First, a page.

Put a Cap on it
As birds and other small wildlife look for shelter, build nests and try to escape predators, sometimes they enter human-made places that are anything but the safe havens they seek. In fact, these places are death traps.
Every year across the country, uncapped, vertical metal and plastic pipes cause the death of millions of birds, reptiles and mammals.
From homes and construction areas to farmlands and mining sites on public lands, the pipes are used to vent plumbing, link fencing, survey land, stake signs and more. Unfortunately, the common conduits are hazardous to wildlife that enter and become trapped—like the bluebird that can’t spread its wings in the narrow interior or the chipmunk that, once inside, can’t get traction on the smooth surface. Stuck, the animals die slowly of suffocation, dehydration, starvation and exposure.
One study in Nevada examined 854 pipes and found 879 birds, 113 reptiles and 20 mammals dead inside.
Despite the heavy toll, problems associated with these pipes remain relatively unknown. lAlthough the pipes are everywhere, stuck wildlife suffers and dies unnoticed. Homeowners often aren’t aware that PVC pipes on their property have trapped animals. “It’s not noticeable to the owner until it stops the plumbing,” says Keiran Lindsey, an urban wildlife biologist at Virginia Tech University. In some cases fumes from sewer systems attract insects that birds follow inside. “It also depends on what time of year it is,” she says. “If it’s winter, it could be a nice, warm place for birds to go.”
Janis Dickinson, who specializes in bluebirds at Cornell Lab of Ornithology, says she has also found dead birds in PVC oak tree protectors at Hastings Natural History Reservation in California, a biological field station of the University of California. Used throughout the United States, tree protectors guard young trees from predators and help them grow straight and tall. “We went around and covered all of the PVC pipes on the reserve with steel mesh hardware cloth after discovering that western bluebirds were getting into them and were unable to get out,” Dickinson says.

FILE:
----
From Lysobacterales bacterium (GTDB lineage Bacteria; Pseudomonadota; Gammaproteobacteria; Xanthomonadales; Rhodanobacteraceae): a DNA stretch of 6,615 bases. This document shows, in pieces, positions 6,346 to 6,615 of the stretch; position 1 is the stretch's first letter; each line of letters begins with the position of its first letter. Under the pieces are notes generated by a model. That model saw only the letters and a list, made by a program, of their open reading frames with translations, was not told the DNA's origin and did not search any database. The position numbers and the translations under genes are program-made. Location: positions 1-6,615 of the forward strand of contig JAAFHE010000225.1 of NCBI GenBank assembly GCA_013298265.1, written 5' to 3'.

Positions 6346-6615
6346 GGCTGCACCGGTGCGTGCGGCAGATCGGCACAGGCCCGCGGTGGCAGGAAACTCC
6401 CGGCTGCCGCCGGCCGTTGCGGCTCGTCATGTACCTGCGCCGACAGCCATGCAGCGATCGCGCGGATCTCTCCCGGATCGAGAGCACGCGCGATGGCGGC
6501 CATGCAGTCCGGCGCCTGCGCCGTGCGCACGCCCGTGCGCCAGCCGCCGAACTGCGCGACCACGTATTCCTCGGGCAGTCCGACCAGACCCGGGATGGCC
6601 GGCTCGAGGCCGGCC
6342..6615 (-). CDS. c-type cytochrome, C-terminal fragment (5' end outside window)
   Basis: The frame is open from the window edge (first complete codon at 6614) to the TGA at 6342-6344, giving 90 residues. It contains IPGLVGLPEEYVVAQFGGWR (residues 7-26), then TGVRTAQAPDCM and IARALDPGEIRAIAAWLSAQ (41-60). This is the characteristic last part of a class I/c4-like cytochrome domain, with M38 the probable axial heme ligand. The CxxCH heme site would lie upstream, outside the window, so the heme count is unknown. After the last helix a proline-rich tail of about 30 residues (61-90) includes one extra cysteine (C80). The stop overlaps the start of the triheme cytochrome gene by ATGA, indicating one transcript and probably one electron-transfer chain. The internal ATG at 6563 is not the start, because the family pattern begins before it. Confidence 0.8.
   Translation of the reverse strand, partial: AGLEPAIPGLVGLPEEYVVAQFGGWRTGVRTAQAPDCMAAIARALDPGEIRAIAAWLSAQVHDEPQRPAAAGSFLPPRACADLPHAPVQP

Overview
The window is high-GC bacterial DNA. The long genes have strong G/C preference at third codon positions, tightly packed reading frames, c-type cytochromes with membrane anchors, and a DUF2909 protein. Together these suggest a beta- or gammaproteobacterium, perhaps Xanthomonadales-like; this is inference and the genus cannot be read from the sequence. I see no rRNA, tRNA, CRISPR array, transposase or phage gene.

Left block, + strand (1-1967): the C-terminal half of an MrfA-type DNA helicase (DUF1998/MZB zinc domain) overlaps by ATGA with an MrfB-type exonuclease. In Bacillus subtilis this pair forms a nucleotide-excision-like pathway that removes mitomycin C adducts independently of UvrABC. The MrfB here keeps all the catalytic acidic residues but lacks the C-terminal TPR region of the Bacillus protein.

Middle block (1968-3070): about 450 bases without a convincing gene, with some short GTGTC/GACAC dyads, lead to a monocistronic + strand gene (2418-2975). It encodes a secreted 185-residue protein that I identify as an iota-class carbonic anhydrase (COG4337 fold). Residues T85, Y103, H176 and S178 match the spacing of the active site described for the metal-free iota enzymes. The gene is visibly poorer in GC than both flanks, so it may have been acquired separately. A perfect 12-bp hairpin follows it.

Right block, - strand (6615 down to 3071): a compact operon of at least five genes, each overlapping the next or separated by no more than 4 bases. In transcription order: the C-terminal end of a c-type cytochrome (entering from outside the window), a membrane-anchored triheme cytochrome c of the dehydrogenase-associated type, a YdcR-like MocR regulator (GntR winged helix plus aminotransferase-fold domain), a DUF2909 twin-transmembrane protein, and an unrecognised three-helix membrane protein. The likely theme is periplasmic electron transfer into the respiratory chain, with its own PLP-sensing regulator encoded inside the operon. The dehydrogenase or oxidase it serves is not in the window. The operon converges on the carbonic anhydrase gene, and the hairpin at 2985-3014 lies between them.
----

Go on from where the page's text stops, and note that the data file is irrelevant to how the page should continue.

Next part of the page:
Some states have tried to combat these wildlife deaths. Nevada law prohibits using new, uncapped pipes as mining claim markers. California has a similar law. But caps are easily displaced and need monitoring—something that is not being done, says Dickinson. Also, PVC pipe markers put up before the law went into effect are still open and killing wildlife.
“These caps are great, up to a point,” says Robert Johns, of the American Bird Conservancy. “But at least half of caps placed on mining claim marker pipes on the West Coast have come off.”
Still, individuals can make a difference. Capping and monitoring pipes on your own property is inexpensive and a hands-on way to protect the wildlife where you live.
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